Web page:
Sports & Entertainment

Sports & Entertainment

Are We Lost? The Secret Language of ‘Lost’ — The Return of the Hippie Gods

God doesn't know we're here. No one knows we're here.
Henry Gale

Whenever I see one of those pretentious bumper stickers — are all bumper stickers pretentious? — that says “Kill Your Television,” the TV show “Lost,” beginning its end-run next week, comes to mind. Because in our time, some of the best writing and troupe acting — “The Sopranos,” “House” — is on television. And “Lost,” directed by the young visionary J.J. Abrams, is at the top of the pack.

In “Lost,” there is no false distinction between highbrow culture and low theater. Any episode may contain references to both Thomas Mann’s Magic Mountain and George A. Romero’s “Night of the Living Dead.” Likewise, Catholic priests travel in harmony and consort with Taoist Immortals and Tibetan Dakinis.

Willie Mays, the Last Day in the Polo Grounds, and My Dad

Last week's column described life with my 10-year-old son, Josh. I received a better response to that column than anything I have ever written before. As one Very Important Person said to me, "You need to write more personal columns that people identify with than just writing about politics."

I tried not to take this as indicating that few people care about my political opinions. (My 10-year-old son tells me he cares; my wife tells me she doesn't.)

Life With My 10-Year-Old Son

First, this is a different column than the usual blah-blah-blah about politics, although I will try to link the topic to the name of my Washington Times column, “Purple Nation.” Just be patient. This column is actually about something important. This is about life with my 10-year-old son, Josh.

Let’s start with: Does anyone remember what it was like to be 10 years old? I try to. It was before I cared about girls, and cared a lot more about my baseball cards, Willie Mays (OK, I am dating myself), and Superman comic books.

Olympians See Sights Too

Ni hao from Bejing.

Olympians sightsee, too!

The sun finally took a break and allowed some rain, but the Games carried on and Olympians could be found sightseeing around the rich, vibrant and mammoth capital city of Beijing.

Beijing in a snapshot: The subways are clean, high-tech, easy, cheap, and smiling volunteers rescue you in a moment to assist. They are eager to help and it thrills them to do it. What a wonderful attitude the volunteers have. Many teams could be seen bicycling around to the sites and were so cheerful to wave and say hello and "Ni hao!"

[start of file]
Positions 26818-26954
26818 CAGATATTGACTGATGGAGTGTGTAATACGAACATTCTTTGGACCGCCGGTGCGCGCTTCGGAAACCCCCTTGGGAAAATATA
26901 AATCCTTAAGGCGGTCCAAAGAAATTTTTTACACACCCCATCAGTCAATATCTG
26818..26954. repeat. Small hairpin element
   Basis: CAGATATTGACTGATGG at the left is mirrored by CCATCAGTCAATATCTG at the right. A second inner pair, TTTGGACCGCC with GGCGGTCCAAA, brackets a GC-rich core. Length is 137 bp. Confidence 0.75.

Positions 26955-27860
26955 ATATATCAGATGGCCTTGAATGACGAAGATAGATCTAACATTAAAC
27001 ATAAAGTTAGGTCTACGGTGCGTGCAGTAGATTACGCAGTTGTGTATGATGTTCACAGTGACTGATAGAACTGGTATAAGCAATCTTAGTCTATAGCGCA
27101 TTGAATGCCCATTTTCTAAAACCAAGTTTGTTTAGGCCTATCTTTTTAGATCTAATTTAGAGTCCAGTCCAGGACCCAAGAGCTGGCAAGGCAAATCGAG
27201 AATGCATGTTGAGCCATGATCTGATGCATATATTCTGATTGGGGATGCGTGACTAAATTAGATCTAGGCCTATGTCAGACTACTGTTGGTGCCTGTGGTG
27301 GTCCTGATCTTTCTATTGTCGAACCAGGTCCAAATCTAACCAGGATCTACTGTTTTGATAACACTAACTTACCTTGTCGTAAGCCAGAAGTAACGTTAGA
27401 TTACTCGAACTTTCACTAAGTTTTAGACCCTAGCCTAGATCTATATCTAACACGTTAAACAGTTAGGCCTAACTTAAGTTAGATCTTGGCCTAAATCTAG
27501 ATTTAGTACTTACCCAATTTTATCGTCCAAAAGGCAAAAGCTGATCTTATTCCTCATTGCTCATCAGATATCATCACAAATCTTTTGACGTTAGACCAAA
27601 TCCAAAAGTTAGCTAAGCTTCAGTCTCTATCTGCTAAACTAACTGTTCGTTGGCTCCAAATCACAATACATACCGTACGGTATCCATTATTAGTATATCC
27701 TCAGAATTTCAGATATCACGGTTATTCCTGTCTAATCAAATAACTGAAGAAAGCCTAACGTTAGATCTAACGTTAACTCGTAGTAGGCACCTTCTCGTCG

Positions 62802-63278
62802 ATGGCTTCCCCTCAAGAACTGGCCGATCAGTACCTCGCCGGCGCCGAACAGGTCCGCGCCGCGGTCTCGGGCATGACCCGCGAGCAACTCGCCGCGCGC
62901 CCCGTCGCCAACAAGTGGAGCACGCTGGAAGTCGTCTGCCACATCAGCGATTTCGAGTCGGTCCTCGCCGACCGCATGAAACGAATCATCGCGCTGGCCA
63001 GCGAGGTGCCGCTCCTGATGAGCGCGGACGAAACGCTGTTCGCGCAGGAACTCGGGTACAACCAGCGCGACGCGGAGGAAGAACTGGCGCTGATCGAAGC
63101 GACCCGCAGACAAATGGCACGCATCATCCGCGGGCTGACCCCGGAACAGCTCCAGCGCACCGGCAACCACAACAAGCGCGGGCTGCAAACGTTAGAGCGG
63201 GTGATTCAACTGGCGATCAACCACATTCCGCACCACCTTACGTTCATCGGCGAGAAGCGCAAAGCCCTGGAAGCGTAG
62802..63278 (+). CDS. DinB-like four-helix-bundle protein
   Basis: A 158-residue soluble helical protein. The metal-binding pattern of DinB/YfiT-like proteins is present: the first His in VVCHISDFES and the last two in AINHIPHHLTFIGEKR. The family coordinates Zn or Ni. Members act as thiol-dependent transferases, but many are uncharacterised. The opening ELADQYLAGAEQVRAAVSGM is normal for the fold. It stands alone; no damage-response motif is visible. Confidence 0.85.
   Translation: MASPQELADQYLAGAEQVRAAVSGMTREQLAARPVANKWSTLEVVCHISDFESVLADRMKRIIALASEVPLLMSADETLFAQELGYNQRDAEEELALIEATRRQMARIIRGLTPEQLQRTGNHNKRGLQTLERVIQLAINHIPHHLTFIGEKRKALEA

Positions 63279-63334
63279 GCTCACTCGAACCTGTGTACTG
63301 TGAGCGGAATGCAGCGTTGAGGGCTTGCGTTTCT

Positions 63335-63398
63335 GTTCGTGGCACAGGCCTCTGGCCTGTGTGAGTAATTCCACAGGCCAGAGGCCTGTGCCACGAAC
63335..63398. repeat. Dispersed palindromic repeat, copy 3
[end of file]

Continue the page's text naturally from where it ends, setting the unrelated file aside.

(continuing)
Phelps Tarnishes His Gold Medals

Ever since I can remember, Wheaties was the Breakfast of Champions. And, all during my childhood, American sport legends bounced right from winning Olympic gold medals to smiling on the back of my box of Wheaties.

No longer. Not for Michael Phelps. He’s decided to plant his mug instead — not on Wheaties — but on a box of Kellogg’s FROSTED FLAKES, probably the least healthy breakfast cereal on the market, which has three times the amount of sugar as Wheaties and only one-third the amount of fiber.

Olympic Predictions

Hello sports fans!

What would the Olympics be without some betting among friends? Post a response to this blog by Aug. 15 at 11:59 p.m. (EST) with your predictions for:

* the country that will win the most medals
* the country that will win the fewest medals
* the country that will win the most GOLD medals

and you could win dinner for six at Chef Geoff's. (Chef Geoff has opened three restaurants in the D.C. area in the past eight years and was recently recognized by the International Hotel and Restaurant Awards. For more, click here.)

Condi Saves the Day at the (TIGER WOODS) AT&T National

I've spent the past few days at the spectacular Congressional Country Club, enjoying Tiger Woods' AT&T National golf tournament and applauding our military. I've been wondering, though -- with this wonderful, patriotic display, where has our nation's political leadership been?

The opening ceremonies this past Wednesday were riveting. Cal Ripken, Jr., one of baseball's legends, was on hand. Members of the 101st Airborne Parachute team, "The Screaming Eagles," fell from the sky, each one landing closer and closer to the tee box. Two of the Eagles had special deliveries: golf balls that were struck by members of our Armed Forces in Iraq, Great Britain, Afghanistan, Japan, and even at sea. Those balls were delivered to Fred Couples and to two kids whose parents are currently serving. The first day of the tournament reminded everyone there that it's the spirit of sacrifice that makes our nation so great.